Monday, April 14, 2008

Anis Nin Nudges Us Toward Our Better Selves - My Final Piece in This Discussion

To the Editor, Ames Tribune:
From Betsy Mayfield

I have a picture of a lovely free-spirit from the past, Anis Nin, over my desk along with a comment she made. Said Nin, “We don’t see things as they are; we see them as we are.” That statement is what I think of those who attempt to discredit writers who speak out on behalf of the Palestinian people or who dare to question the violent and terrorizing practices of the Israeli government that I, for one, see as immoral, unjust and plainly not in the best interest of peace including peace for Israelis. Were I in Israel, I could say this in the newspaper, Haaretz, and not be nearly as beset with animosity as I am in Ames, Iowa. For goodness sake, can we not tear ourselves away from nightly trivia about our presidential candidates long enough to find out what’s actually happening in our names all over the world?

I see the slander, the name calling, the slippery slope rebuttal as what those who do the speaking are. In the same way, my writing reflects what and who I am. The name calling has become so pervasive, especially the anti-Semite reference that it renders itself irrelevant. Worse it makes the term something people ignore even though the problem does, indeed, exist and needs our attention. I no long even blink when someone hurls that epithet at me. Those here in America who join me to insist on human rights for Palestinians and recognition of Arab humanity get the same slurs slung at them, even if, and probably more so, if they happen to be Jewish themselves. I think we’ve all come to the conclusion that this is the price of our activism. If anything, slurs against me or those who share my views make me want to speak out even more. When a critic chooses to throw querulous invectives at me, the remarks simply provide me with incentive.

A few days ago, I got a one-line email from the only family I actually know in Gaza saying, “Nothing has changed; we’re starving.” Another article complained that America is giving $6 million a day to Israel. Some say we give more; others less. Doesn’t matter. To me, whatever it is, it’s too much. I’m all for aid to developing countries; I am not for aid to abusive second world countries. I want my friends in Gaza to have a reasonably safe life like we do in Ames, Iowa. I want to encourage Americans to think about the aid our country continues to feed into Israel (and Egypt, too, for that matter) while ignoring the needs of people here on our own doorsteps. It's worse when countries we fund will not allow peace and bask in an endless show of arrogant power. We’ve become like the aging parent who supports a kid who won’t get off the couch even though he’s 60-years old. That the old bugger is nasty to his Mom, no matter; that he shuns his care giver, too bad. For goodness sake, are we blind?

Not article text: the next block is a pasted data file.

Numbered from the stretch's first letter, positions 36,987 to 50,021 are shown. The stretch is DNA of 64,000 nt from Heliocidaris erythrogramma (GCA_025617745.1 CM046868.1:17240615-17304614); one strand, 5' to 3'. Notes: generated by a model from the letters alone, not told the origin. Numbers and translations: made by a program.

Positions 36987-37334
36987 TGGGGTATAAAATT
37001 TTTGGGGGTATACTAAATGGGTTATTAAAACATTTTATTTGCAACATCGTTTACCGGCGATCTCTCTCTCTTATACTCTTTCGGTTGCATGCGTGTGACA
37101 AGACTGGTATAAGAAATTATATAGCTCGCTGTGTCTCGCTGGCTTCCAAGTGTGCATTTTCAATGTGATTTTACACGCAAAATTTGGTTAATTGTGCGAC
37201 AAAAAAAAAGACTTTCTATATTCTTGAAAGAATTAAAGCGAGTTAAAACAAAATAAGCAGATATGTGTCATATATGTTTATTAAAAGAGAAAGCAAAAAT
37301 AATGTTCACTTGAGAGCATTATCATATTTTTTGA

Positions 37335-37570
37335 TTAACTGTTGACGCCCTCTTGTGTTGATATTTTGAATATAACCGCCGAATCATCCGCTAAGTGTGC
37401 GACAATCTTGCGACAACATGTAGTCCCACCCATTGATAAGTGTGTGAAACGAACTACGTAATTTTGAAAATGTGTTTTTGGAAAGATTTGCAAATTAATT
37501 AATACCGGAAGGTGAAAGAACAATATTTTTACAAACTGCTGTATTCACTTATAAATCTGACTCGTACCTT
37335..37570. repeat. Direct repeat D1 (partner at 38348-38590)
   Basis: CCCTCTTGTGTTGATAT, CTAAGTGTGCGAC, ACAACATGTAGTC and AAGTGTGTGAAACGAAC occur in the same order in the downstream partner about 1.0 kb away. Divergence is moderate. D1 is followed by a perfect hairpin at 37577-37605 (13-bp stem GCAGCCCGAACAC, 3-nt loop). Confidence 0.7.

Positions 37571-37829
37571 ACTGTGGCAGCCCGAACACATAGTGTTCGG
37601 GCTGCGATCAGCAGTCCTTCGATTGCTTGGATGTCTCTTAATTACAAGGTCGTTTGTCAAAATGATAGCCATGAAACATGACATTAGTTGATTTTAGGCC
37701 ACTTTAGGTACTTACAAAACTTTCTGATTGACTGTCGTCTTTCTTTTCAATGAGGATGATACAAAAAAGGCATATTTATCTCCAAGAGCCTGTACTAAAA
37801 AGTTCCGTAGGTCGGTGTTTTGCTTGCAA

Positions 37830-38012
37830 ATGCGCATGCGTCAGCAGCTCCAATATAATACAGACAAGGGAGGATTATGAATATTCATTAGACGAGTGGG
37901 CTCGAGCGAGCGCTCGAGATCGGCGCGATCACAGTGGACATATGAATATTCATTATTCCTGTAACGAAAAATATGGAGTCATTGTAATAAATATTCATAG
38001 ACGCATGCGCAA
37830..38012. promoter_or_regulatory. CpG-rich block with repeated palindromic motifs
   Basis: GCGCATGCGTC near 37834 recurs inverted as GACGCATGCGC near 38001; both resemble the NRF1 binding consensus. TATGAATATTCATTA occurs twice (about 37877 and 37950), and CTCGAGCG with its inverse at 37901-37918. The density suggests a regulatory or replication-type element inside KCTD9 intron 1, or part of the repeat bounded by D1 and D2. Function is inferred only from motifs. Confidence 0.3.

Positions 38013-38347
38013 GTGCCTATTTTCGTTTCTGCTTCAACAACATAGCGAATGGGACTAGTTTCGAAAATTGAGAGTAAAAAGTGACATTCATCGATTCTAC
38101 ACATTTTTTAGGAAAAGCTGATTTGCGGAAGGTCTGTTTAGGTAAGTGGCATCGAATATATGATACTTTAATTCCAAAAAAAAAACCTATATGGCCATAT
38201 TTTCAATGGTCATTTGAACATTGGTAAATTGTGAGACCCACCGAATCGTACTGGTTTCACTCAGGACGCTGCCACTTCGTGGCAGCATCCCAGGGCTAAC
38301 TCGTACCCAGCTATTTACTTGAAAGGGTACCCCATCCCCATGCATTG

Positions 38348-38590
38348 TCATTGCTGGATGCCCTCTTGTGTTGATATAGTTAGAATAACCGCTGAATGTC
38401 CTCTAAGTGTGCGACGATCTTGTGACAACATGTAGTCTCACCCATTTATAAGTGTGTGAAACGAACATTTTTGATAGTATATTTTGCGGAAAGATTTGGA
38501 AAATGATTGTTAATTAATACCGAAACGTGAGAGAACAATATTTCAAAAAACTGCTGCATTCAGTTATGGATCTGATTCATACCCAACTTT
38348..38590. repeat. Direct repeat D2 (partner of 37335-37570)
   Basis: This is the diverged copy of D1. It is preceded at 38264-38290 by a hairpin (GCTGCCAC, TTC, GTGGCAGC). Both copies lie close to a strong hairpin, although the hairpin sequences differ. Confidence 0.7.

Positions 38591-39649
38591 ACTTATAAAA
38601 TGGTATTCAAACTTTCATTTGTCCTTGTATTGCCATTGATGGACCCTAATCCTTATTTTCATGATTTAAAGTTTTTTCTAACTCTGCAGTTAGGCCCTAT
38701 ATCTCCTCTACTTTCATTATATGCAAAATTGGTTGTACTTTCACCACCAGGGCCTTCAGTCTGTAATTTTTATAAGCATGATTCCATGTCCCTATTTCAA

There’s a blog on google from a person called Hope Man who lives in Sderot, where the Gazan missiles tend to land, and a person from Gaza who calls himself Peace Man. The Jewish blogger from Sderot wrote, “Our understanding that we cannot wait for our leaders to solve our problems for us and that if any change is to happen it will happen from us, the civilians. We, citizens of Gaza, Sderot and people all over the world desperately call you, our leaders and decision makers, to completely cease fire immediately.” For goodness sake, are we deaf? I’m all for Hope Man and Peace Man. It would be nice to be able to turn my attention elsewhere.


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